Researchers from the Washington University School of Medicine in St. Louis and Cytex Therapeutics have found a way to program stem cells to grow new cartilage on a 3-D template of the ball of a hip joint. This cartilage releases anti-inflammatory molecules that help fend off new occurrences of arthritis.
This new technology could result in an alternative to traditional hip replacement surgery and could eliminate the need for joint replacement surgery in some patients.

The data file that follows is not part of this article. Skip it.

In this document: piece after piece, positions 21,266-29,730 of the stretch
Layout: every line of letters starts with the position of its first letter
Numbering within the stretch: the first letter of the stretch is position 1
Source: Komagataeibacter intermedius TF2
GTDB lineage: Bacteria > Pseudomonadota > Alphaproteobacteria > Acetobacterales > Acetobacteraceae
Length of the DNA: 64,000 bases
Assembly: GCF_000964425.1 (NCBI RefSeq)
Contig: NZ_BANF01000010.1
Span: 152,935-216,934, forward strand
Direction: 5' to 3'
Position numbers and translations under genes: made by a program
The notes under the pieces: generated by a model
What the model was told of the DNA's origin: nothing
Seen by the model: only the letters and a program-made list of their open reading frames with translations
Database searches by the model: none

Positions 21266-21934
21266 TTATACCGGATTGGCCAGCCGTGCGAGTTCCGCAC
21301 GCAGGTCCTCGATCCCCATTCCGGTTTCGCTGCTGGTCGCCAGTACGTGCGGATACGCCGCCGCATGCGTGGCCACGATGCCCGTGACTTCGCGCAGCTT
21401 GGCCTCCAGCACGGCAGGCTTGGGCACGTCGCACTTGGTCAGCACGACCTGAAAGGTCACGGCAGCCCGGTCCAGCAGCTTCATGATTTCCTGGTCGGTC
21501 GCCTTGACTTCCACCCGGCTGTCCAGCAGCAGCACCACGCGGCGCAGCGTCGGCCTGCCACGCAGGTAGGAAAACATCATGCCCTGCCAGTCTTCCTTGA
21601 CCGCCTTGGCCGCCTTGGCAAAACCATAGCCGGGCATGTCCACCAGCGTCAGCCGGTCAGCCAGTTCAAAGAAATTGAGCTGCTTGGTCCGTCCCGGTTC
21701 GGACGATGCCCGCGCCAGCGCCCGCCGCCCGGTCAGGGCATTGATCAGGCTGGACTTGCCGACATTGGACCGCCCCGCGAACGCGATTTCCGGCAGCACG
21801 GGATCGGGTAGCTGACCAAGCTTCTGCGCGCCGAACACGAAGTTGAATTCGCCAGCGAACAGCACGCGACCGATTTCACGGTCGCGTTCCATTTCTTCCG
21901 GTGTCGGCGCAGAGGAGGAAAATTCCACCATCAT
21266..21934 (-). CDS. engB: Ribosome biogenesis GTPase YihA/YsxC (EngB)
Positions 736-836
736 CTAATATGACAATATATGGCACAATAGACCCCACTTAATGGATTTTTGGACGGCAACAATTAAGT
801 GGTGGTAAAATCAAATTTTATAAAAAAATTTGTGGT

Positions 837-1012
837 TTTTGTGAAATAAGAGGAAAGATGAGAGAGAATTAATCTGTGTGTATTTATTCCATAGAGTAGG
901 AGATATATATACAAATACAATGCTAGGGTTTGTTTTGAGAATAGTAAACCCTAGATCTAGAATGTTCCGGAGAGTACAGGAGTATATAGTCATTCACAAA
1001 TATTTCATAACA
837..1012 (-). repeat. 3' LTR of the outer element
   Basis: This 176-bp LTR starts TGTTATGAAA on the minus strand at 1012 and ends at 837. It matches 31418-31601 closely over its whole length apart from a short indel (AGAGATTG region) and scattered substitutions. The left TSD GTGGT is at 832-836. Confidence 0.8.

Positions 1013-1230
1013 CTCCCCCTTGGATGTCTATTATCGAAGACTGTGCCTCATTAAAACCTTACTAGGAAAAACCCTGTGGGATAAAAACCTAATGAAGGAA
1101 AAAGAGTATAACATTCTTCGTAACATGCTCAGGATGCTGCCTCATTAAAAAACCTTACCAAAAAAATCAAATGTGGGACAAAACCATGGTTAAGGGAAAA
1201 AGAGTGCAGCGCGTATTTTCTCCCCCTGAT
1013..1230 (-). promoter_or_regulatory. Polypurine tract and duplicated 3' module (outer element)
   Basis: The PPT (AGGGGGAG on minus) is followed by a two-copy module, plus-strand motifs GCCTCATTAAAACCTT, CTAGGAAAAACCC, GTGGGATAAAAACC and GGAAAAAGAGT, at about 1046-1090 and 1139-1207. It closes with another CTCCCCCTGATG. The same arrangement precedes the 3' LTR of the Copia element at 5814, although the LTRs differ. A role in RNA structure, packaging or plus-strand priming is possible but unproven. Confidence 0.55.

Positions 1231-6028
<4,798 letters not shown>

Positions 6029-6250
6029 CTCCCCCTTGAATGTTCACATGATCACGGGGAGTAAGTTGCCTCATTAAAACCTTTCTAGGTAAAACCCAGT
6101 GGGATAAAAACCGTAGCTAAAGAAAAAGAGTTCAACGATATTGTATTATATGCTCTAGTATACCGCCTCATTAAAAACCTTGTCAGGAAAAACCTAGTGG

“We’ve developed a way to resurface an arthritic joint using a patient’s own stem cells to grow new cartilage, combined with gene therapy to release anti-inflammatory molecules to keep arthritis at bay,” said Farshid Guilak, professor of orthopedic surgery at Washington University, in a statement. “Our hope is to prevent, or at least delay, a standard metal and plastic prosthetic joint replacement.”